Sean Murdock on Ramming Speedboats Into Whaling Boats and Torching Art
In our current issue, we profile local -- but soon to be California-based -- artist Sean Murdock. For many years, Murdock has been a hard-working individual in the realms of art, social activism, fashion photography, and even retail -- he owned a head shop. His most recent artwork is loud, flashy, fashionable, and in-your-face. The artist is not. On the contrary, Murdock is soft-spoken and compassionate and describes himself as introspective.
This recent work features line-art depictions of sexy fashion models he has photographed against bold, neon backgrounds -- a reflection of his engagement with the Miami fashion scene and the ostentatious culture of South Florida in general. His most iconic image features a naked gal wearing an oversized bunny mask slouching next to the bold, stenciled phrase "Fuck Me I'm an Artist." He's used it in several large pieces as well as on murals, stickers, and T-shirts.
At year's end, Murdock will be letting go of all of these pieces, as well as this period of his work and life in general, to start fresh in California in an Airstream RV. Before casting off, he'll host the Art Ransom event at the Bubble this Friday, at which all of his art will be ritualistically sacrificed in a fire unless collectors grab it up in the auction.
Ahead of this event, County Grind had a long chat with the artist about his art, how he came around to creating it, and what he envisions for the future.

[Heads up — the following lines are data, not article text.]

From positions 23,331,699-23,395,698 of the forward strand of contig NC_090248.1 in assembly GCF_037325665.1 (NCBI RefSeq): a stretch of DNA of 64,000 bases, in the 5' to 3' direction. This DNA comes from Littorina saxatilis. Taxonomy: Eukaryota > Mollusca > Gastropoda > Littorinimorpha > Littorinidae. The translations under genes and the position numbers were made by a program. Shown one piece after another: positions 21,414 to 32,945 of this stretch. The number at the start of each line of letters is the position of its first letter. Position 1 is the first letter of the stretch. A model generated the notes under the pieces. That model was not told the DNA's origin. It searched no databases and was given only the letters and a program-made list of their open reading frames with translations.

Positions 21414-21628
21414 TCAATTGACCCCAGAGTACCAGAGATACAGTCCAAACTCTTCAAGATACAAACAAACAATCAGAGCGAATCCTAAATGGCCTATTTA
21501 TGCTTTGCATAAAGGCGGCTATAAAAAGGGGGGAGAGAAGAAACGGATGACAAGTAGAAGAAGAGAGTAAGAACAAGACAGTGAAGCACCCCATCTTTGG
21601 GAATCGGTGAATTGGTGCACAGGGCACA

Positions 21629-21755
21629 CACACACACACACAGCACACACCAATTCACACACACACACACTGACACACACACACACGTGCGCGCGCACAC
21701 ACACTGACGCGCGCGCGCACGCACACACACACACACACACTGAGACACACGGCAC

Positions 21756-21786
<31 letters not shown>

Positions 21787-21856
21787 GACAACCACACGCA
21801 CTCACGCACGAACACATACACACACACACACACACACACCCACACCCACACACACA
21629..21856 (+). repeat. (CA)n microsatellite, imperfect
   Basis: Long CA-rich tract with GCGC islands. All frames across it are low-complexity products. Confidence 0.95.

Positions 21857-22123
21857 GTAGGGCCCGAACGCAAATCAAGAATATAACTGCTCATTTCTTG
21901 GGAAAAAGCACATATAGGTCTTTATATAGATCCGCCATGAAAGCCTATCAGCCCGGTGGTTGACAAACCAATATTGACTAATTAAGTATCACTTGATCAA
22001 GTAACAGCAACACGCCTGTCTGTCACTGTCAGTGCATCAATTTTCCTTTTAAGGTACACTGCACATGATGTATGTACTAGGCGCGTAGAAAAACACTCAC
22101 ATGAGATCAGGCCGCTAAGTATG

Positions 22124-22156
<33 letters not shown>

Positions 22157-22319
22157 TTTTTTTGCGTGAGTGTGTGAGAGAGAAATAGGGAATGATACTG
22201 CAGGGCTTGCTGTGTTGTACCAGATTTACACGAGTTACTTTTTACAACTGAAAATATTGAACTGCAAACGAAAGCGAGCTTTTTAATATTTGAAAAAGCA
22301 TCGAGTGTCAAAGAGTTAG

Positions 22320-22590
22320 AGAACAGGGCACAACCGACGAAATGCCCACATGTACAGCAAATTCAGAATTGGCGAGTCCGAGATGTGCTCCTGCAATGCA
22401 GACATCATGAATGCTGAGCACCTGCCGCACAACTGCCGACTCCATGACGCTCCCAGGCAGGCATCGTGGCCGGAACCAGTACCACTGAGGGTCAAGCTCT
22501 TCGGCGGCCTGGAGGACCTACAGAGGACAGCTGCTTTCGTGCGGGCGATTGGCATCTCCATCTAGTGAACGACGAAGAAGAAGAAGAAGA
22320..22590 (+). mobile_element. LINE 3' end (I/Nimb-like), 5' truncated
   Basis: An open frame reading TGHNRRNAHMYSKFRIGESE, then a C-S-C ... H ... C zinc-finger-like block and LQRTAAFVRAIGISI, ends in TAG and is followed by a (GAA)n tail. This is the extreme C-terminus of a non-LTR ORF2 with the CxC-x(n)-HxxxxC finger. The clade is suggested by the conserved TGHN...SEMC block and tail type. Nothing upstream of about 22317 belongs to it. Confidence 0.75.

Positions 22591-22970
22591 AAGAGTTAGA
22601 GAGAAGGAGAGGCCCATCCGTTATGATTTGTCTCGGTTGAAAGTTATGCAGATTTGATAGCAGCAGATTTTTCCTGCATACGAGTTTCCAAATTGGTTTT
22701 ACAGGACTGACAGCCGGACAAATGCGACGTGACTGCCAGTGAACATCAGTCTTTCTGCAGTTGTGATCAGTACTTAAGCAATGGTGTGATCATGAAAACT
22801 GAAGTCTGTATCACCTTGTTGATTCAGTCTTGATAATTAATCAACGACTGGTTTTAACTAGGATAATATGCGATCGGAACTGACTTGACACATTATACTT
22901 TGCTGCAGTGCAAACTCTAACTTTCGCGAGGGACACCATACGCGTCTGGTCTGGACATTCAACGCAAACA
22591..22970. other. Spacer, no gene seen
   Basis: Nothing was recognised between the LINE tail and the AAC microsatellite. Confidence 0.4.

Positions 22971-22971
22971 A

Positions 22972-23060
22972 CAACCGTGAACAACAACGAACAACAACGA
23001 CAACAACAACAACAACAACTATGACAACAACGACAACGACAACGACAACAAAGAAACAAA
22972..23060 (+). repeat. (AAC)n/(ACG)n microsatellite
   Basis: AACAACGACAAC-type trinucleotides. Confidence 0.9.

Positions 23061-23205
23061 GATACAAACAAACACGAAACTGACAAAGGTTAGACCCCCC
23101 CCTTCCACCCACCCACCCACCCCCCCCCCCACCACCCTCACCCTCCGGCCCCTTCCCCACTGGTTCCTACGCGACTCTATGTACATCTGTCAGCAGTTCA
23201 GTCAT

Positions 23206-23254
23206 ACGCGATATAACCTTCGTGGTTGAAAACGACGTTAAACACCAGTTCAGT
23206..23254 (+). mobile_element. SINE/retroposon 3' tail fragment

Foreigner w/ Cheap Trick and Jason Bonham's Led Zeppelin Experience
TicketsTue., Aug. 1, 7:00pm
Double Feature: Straight No Chaser/Scott Bradlee's Postmodern Jukebox
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Blondie & Garbage: The Rage and Rapture Tour
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Guns N' Roses: Not In This Lifetime Tour
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Lionel Richie: All The Hits With Very Special Guest Mariah Carey
TicketsThu., Aug. 10, 7:00pm
County Grind: So, how long have you been making art?
Sean Murdock: Man, forever. I don't know. I think it all started in Montessori school in Ohio. I started expressing myself through drawings that today would probably have anti-terrorism people coming out to visit.
I was drawing my version of Greenpeace; it was called Redpeace. It was my decision that one day I would grow up and buy myself speedboats and ram them into whaling boats. I've calmed a little bit with my age.
What sort of art did you make in between the Redpeace doodle period and your most current stuff, which is focused more on sex and fashion?